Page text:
Ahead of fired FBI Director James Comey's congressional testimony Thursday morning, the White House said that President Trump "will not exert executive privilege" in an attempt to block the testimony.
Although White House deputy press secretary Sarah Huckabee Sanders said Mr. Trump's "power to assert executive privilege is well-established" in a briefing Monday, she went on to say that the president does not plan to intervene in order to "facilitate a swift and thorough examination of the facts sought by the Senate Intelligence Committee."
Invoking executive privilege would theoretically allow Mr. Trump to block Comey's testimony. The statement comes amid reports that Mr. Trump asked the former FBI director to end their investigation into former U.S. National Security Adviser Michael Flynn's connection to the Russian government.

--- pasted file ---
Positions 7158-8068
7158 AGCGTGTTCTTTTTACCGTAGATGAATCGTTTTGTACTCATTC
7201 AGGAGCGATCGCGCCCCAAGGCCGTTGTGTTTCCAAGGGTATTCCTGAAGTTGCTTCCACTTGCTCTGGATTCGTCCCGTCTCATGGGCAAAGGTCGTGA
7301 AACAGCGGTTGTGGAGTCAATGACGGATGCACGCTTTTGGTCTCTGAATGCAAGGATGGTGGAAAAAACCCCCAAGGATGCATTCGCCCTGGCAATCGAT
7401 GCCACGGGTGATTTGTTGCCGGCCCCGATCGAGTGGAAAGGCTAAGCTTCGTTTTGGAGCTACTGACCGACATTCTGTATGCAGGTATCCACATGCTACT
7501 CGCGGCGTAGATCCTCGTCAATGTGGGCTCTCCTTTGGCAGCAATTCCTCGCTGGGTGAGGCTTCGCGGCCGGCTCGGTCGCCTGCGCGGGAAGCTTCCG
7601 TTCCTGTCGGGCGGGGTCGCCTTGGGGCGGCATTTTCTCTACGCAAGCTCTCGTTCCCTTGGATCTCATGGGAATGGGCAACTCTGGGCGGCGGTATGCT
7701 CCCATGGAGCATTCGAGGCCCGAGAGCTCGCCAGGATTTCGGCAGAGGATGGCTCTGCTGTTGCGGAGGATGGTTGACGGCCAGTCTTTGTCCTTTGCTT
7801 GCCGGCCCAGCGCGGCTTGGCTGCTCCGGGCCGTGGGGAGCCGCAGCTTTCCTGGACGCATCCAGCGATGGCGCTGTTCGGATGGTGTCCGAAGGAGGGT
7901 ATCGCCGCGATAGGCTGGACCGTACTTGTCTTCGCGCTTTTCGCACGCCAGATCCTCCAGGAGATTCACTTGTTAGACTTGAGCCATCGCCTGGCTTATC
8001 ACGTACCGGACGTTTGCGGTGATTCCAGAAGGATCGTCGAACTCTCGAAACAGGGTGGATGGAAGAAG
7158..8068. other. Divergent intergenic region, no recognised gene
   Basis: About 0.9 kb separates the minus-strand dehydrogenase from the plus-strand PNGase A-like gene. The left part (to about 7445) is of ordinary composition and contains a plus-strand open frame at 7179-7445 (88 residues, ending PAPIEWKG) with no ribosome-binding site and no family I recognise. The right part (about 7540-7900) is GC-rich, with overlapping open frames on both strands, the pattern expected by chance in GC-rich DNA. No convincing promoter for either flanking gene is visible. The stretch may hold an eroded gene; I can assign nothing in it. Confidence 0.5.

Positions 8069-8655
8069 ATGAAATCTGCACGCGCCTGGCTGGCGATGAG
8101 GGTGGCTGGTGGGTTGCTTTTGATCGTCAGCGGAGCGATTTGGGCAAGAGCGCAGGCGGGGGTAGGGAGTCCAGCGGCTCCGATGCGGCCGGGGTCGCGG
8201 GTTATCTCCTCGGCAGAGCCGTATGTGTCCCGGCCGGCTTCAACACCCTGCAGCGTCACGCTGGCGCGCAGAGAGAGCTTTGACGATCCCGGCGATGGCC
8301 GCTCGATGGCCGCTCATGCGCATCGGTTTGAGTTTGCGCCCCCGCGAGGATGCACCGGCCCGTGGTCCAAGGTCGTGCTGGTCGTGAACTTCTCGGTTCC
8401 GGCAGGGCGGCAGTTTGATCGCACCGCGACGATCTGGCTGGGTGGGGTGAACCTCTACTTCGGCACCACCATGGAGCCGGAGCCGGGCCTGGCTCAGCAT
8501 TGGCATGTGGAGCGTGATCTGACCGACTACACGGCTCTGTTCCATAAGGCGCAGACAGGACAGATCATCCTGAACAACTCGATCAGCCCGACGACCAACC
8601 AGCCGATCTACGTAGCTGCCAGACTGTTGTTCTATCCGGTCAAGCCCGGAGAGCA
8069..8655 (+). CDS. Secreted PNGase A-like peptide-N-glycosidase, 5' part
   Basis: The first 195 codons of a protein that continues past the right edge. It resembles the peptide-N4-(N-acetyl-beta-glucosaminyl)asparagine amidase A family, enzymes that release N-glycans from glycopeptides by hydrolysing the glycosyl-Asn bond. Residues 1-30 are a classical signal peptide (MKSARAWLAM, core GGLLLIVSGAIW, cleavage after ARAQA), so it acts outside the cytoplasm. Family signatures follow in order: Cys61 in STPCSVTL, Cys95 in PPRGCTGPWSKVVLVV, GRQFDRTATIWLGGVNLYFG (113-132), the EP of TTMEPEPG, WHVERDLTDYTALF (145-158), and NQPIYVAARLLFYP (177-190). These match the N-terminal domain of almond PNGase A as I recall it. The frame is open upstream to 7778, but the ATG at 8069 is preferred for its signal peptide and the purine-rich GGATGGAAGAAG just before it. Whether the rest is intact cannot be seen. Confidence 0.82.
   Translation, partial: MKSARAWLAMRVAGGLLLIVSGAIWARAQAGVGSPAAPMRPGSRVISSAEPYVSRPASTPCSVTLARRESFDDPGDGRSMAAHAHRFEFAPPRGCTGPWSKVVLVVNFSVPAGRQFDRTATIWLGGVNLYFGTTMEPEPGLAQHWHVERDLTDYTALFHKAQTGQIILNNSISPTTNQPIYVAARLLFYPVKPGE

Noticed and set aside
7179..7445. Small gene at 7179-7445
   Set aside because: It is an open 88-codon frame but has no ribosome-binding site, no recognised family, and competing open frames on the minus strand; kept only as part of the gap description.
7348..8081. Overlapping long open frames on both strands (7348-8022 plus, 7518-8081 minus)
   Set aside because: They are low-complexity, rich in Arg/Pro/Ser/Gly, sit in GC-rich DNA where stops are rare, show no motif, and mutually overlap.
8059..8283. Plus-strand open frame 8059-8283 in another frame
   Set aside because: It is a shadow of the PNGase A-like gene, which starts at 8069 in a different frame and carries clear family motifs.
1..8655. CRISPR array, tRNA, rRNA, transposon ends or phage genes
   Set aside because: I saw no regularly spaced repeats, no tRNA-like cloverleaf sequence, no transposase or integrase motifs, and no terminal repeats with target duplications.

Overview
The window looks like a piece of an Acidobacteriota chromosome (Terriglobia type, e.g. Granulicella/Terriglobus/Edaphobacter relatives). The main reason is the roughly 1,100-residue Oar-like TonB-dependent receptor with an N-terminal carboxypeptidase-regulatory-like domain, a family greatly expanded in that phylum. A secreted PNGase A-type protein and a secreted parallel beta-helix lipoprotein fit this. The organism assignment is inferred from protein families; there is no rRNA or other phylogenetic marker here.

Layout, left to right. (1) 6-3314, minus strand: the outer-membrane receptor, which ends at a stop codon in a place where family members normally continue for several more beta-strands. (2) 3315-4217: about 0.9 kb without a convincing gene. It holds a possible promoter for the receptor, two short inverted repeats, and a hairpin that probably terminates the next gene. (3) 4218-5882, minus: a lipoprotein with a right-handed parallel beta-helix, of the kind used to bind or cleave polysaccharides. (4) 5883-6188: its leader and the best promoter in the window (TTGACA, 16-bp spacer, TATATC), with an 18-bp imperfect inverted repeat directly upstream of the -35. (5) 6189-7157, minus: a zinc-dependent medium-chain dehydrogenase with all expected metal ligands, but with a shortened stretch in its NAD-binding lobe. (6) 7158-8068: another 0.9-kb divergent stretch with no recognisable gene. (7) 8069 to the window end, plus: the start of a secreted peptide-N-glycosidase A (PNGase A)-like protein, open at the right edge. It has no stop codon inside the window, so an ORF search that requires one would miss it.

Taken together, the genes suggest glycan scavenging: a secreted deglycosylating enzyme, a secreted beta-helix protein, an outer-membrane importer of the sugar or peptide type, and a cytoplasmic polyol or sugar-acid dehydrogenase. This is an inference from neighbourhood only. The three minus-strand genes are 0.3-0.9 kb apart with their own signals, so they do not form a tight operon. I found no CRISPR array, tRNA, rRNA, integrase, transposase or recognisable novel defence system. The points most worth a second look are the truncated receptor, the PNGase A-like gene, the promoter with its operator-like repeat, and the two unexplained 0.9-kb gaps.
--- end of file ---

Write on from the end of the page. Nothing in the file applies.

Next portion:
Comey is said to have documented that request and other interactions with Mr. Trump in a series of contemporaneous memos. These memos are expected to be a key focus of Comey's testimony before Congress.
Executive privilege grants the president the power to withhold certain information from Congress. There is gray area surrounding the parameters of this action, especially since the privilege is not a constitutionally established right of the president. But former presidents have argued that executive privilege is an implied power that exists to separate the legislative and executive branches.